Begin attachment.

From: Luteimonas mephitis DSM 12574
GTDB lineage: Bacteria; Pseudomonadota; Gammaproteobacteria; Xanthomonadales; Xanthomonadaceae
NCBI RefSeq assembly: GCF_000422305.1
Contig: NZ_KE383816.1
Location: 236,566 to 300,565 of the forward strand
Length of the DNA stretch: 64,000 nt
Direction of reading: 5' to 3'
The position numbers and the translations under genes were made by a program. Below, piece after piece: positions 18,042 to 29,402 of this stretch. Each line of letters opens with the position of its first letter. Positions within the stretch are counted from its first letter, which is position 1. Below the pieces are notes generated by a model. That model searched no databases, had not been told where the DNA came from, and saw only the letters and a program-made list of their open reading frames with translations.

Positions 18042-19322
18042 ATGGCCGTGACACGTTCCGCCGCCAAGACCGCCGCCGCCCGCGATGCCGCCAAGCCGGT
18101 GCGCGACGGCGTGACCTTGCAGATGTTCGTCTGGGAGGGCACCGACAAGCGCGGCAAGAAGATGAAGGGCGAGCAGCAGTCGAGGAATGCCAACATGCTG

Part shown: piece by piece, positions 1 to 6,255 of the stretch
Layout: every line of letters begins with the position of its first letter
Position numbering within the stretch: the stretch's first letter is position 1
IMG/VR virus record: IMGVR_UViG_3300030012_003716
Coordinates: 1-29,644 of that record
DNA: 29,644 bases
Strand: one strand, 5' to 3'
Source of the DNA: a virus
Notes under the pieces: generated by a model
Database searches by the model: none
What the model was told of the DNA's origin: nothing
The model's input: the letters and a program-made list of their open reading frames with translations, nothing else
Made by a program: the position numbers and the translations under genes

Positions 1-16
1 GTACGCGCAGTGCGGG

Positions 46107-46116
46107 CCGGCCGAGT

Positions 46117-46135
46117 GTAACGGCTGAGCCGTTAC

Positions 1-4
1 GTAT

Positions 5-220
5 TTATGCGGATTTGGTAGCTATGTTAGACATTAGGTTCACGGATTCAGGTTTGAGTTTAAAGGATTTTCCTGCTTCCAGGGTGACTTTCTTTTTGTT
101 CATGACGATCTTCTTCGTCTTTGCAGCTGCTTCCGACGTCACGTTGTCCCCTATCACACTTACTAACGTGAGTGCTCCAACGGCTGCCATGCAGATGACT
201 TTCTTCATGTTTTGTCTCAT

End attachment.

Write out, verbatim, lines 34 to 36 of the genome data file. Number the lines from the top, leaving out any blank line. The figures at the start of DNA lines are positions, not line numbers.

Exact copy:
5 TTATGCGGATTTGGTAGCTATGTTAGACATTAGGTTCACGGATTCAGGTTTGAGTTTAAAGGATTTTCCTGCTTCCAGGGTGACTTTCTTTTTGTT
101 CATGACGATCTTCTTCGTCTTTGCAGCTGCTTCCGACGTCACGTTGTCCCCTATCACACTTACTAACGTGAGTGCTCCAACGGCTGCCATGCAGATGACT
201 TTCTTCATGTTTTGTCTCAT